First Off Beat Voyage

Planning the first voyage with Off Beat, all the unknowns and all the knowns that are not ready.

It looks like we're really going to splash and set out from Hilton Head to Charleston next Friday! The number of things that had to come together to make this possible is amazing:

  • The basic repairs actually got done (and not too expensive!)
  • I found a captain willing to guide me through the ICW. The ICW would otherwise be a bug-a-bear for me: unknown and tricky waters on an unknown boat!
  • I have a slip ready and waiting for me at Cooper River.

Getting the repairs done required a lot of patience and a significant willingness to compromise. But the survey recommended an oil change (especially transmission) and fixing a minor leak in secondary fuel pump. I know little about diesels and want a gentle introduction. Bilge pump needed replacement, and is now better than new and one less thing to worry too much about. I "threw in" installing a bow roller and shiny new Rocna anchor. It turns out that required slacking the backstay and now I'll have to tune the rig before leaving. Autopilot was on my wish list, but didn't get done. Grinding the tubeworms off the prop was not on my list, but became worth doing once I thought about efficient cruising. The owner of the boatyard, Eric Smith, is pretty capable, especially at engines, but is a horrible manager and horrible communicator. It's just not what he wants to spend time doing. But he runs the only travel lift on the island, everyone comes to him. I'll be able to install the autopilot myself. And it's not critical for this voyage, we wouldn't use it in the ICW at all, and even offshore the full keel hull should balance and track pretty well all by itself (it says here...).

Finding a suitable slip was not hard, but is more expensive than I planned. Maybe I can do better next year.

Learning the ICW is probably the biggest challenge for me; I'm very happy to have experienced company when I set out. It turns out that the section through Georgia and southern South Carolina has some of the worst shallows and mobile shoals that the ICW has to offer. But it should be managable in a <4' draft and a gentle grounding in mud is the most likely worst case.

I lucked out in finding captian John Teter: we're of an age and hit it off pretty well on first meeting. He's willing to instruct as well as move the boat.

So all I have to do now is get the boat ready for what is probably the longest voyage it has ever done and the first use as a real cruiser.

  1. Tune the rig including backstay loosened to install the anchor and the port lower shroud that I had measured as slack compared to the others. Owner's manual has some instructions.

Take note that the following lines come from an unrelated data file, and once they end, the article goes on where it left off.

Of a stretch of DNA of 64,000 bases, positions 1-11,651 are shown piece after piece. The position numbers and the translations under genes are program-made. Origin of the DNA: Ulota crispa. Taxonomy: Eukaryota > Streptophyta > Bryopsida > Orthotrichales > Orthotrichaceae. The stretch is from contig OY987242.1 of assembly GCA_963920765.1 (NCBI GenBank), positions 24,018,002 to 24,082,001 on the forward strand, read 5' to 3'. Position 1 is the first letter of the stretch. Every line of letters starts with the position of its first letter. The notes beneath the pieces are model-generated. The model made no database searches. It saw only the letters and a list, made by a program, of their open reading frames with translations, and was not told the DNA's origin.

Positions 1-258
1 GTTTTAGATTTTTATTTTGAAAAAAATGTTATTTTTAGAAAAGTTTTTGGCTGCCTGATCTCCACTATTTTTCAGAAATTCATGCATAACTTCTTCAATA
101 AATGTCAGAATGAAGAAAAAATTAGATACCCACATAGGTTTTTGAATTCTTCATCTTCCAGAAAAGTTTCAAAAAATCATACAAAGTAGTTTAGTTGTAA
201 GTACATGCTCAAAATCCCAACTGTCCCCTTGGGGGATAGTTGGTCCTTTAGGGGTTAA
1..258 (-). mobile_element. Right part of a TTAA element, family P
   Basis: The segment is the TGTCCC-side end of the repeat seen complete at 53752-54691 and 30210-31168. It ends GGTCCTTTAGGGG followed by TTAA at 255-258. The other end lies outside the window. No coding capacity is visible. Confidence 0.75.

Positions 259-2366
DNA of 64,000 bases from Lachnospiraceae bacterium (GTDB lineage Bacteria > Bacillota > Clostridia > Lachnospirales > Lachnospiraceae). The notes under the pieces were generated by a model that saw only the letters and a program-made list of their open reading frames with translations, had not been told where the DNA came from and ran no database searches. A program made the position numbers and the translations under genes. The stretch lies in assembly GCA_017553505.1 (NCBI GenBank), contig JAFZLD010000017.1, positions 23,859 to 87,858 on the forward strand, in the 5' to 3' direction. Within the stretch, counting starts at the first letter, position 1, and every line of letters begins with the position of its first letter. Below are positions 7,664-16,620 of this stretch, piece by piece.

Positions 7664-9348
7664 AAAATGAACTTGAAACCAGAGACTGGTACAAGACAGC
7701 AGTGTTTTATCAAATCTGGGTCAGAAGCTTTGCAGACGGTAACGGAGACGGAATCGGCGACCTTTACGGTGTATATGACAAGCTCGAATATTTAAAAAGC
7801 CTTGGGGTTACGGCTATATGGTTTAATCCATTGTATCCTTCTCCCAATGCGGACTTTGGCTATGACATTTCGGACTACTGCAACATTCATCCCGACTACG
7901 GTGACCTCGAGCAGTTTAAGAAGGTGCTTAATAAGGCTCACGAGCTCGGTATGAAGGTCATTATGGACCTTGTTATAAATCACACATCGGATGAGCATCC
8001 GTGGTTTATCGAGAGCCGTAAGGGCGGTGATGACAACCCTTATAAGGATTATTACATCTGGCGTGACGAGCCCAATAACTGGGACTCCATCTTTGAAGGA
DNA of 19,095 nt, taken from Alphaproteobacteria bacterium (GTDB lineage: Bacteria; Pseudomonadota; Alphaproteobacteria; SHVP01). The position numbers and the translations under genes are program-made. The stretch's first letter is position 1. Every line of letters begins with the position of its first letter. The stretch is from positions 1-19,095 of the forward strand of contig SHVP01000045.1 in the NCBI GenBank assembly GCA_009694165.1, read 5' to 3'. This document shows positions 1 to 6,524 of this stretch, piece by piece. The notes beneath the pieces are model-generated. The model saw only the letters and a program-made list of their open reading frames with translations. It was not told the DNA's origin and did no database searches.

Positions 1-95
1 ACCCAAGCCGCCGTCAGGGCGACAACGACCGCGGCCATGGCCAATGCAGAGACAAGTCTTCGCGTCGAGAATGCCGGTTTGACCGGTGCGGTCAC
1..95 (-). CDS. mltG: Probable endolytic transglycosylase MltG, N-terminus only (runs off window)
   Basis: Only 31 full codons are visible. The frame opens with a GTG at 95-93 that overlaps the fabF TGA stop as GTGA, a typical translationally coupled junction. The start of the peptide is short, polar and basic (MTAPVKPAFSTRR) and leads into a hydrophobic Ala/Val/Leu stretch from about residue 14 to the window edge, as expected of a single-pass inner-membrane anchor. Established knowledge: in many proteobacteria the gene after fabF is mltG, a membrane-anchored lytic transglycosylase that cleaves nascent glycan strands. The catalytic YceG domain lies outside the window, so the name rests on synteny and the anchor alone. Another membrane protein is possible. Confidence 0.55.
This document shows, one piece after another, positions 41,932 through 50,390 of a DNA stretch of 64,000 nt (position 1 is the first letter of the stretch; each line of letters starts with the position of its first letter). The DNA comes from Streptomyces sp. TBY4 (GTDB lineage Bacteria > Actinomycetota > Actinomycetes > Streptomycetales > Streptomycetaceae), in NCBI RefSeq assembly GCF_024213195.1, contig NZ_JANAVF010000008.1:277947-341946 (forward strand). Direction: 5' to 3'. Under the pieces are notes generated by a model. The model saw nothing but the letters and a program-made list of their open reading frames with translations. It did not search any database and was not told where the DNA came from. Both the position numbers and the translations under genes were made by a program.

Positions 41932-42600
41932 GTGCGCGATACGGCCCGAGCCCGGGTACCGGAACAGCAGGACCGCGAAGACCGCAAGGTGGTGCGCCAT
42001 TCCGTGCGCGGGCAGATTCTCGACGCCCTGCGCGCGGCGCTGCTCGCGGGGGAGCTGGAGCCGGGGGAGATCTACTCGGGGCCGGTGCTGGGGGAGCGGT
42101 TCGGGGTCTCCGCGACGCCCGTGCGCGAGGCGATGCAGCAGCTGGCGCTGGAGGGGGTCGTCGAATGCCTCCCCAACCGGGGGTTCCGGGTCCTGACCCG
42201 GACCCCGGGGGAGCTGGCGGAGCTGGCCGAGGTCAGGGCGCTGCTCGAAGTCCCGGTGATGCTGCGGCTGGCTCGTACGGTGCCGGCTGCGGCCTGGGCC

2. Verify that the new shore power inlet I installed works.
  3. Verify that the main halyard shackle I replaced is sufficiently strong. The old one was missing its keeper bar and was bound to go overboard the first time I unfastened it for real. But the new one is not as thick, though it is rated with SWL > 1000 lbs.
  4. Finish reversing polarity of cabin light sockets so they work with the new LEDs (which, duh, don't conduct in reverse polarity). I got some of them working, but have to fish out a few more feed wires and use my new crimping tool.
  5. Equip the galley and provision for a short trip. Boat came with cruddy old alcohol stove and no cookware (not that I would have wanted to keep it). Icebox not fridge (and insufficient battery for fridge anyway). I haven't installed the planned induction cooker yet (no inverter yet). So I'll use a Coleman propane camp stove, and limit the cooking to coffee (a must!) maybe oatmeal or eggs and franks and beans. Lunch will be coldcuts. We won't be on the water long, might end up eating our one big mean in Beaufort anyway.
  6. Although I don't know the route, I'm not too worried about actual navigation. The chartplotter + depthsounder is pretty new and I've already used it a little. However, I have not verified the depthsounder offset yet, and that has to happen! I have redundant Navionics charts on my tablet (and will be able to recharge it on board). I'm also not worried about VHF, I have a trusty handheld and was able to program the fixed VHF with my new ($200!) offshore MMSI. So communications should be OK. We have at least 2 swing bridges to hail as well as approach control at Cooper River Marina (they're right next to new port, require traffic in and out call ahead to avoid container ships).
  7. We will use the marine head, will need to pump out back home. Too bad I couldn't get the composting head in in time to install it.
  8. I'm not worried about sails and rigging. I have experience with these and they look OK. Plus, they will not be heavily used.
  9. Weather is never no concern. But this is a pretty settled time of year and the long range forecasts look non-threatening. I'd like to do part of the voyage outside, that's actually easier.
  10. We'll see whether the scrap of rag that serves as an extended bimini overhead provides enough cover. No dodger, we'll see how dry the boat rides.
  11. Cabin seems pretty comfortable. There are screens for all the ports, but none for the hatch or companionway. Do I want to rig something up?
  12. I found leaks in the v berth (which I fixed with new hatch catches) and in the quarterberth (which I think was from the hatch, I just reseated it). We'll have stove for heat if necessary (unlikely), cabin fans are unknown.
  13. I've been using ToDoist to track all my various boat to-dos (manifold) have added 4 or 5 things to the departure checklist from writing this article.